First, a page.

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Research article2012Peer reviewed

Comparing body condition of moose selected by wolves and human hunter´s: consequences for the extent of compensatory mortality

Sand, Håkan; Wikenros, C.; Ahlqvist, Per; Strømseth, Thomas H; Wabakken, Petter; Wikenros, Camilla


Predators commonly select prey of inferior quality compared with the average animals found in the population. Consequently, predation may often be compensatory to other sources of mortality. We tested whether wolves (Canis lupusL., 1758) in Scandinavia selected moose in poor body condition by comparing mandibular marrow fat (MMF) of wolf-killed moose (Alces alces(L., 1758)) with harvested moose. Model selection analyses indicated that MMF levels were lower for wolf-killed moose compared with harvested moose, but an unbalanced sample design between years for the two causes of death (wolves and harvest) may have confounded a clear interpretation of the results. Nevertheless, corrected MMF levels (to 1 April) showed that a significantly (p= 0.006) higher proportion of the wolf-killed calves (18.5%) were below the level often assumed to reflect acute malnutrition (<20% MMF) compared with harvested moose calves (3.3%). For wolf-killed yearlings and adult females, 5.6% and 8.3%, respectively, had MMF below this level compared with 0% for harvested individuals. As a result, 15.1% of the total number of wolf-killed moose and 1.6% of the harvested moose during winter appear to be compensatory to mortality from starvation. Differences in body condition, and thus levels of compensatory mortality, found between wolf-killed and harvested moose in this study may reflect a stronger selection for individuals in poor body condition by wolves.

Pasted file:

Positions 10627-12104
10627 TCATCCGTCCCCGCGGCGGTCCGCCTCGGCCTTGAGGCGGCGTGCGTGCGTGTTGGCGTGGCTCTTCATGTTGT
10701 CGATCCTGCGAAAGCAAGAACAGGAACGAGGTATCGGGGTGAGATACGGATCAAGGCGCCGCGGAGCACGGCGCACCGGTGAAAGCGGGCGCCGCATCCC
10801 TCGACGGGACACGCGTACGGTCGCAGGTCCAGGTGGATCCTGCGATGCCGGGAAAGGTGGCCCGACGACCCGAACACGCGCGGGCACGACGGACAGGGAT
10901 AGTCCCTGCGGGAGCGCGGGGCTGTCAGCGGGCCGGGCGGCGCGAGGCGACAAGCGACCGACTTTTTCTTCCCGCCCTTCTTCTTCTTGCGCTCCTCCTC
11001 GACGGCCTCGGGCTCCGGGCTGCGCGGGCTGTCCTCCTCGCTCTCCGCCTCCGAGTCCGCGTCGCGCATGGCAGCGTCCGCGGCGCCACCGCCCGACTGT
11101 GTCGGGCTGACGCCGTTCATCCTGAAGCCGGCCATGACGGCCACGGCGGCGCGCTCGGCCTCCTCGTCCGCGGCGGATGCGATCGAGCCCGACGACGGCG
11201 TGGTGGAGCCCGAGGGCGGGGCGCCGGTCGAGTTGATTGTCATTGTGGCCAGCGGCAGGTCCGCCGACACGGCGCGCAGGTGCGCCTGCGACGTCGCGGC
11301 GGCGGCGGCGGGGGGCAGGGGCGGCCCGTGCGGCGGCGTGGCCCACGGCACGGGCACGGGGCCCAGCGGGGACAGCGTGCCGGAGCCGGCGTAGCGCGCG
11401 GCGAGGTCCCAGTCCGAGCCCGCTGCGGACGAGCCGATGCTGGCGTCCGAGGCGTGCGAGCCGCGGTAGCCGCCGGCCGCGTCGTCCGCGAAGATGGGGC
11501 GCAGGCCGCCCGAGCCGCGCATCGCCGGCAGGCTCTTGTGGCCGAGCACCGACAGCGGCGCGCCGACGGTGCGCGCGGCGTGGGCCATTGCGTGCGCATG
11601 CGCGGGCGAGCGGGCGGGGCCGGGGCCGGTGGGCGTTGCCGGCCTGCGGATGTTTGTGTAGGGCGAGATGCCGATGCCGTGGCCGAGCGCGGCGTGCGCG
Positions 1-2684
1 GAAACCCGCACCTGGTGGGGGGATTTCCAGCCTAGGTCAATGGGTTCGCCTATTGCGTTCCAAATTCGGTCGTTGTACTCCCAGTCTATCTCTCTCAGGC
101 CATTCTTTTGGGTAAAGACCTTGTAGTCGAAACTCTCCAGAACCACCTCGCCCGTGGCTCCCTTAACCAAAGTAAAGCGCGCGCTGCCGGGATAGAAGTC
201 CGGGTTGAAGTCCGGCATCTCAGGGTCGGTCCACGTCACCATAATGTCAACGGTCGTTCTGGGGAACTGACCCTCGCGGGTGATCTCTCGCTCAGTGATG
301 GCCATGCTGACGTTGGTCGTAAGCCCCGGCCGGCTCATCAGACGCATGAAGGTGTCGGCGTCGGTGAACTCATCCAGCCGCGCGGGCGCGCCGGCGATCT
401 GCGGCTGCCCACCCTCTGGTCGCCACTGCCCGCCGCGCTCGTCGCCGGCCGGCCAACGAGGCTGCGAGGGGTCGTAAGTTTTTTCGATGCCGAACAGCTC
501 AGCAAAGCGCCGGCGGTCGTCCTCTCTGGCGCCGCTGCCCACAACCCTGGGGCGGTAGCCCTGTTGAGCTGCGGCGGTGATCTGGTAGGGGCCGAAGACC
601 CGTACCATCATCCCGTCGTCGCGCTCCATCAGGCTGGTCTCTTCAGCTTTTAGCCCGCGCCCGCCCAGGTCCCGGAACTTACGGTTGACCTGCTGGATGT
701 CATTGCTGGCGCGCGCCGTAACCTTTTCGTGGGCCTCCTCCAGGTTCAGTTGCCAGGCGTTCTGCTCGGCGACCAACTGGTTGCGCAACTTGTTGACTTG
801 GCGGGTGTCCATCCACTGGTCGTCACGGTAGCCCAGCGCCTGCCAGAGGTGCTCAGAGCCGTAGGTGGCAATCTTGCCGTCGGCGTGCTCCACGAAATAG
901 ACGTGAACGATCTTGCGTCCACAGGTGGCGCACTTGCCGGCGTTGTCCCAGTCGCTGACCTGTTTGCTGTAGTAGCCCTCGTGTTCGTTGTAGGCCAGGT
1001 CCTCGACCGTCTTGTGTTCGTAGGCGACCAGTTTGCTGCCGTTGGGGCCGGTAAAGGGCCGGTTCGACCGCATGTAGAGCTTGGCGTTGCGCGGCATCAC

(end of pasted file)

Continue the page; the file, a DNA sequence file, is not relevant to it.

Published in

Canadian Journal of Zoology
2012, Volume: 90, number: 3, pages: 403-412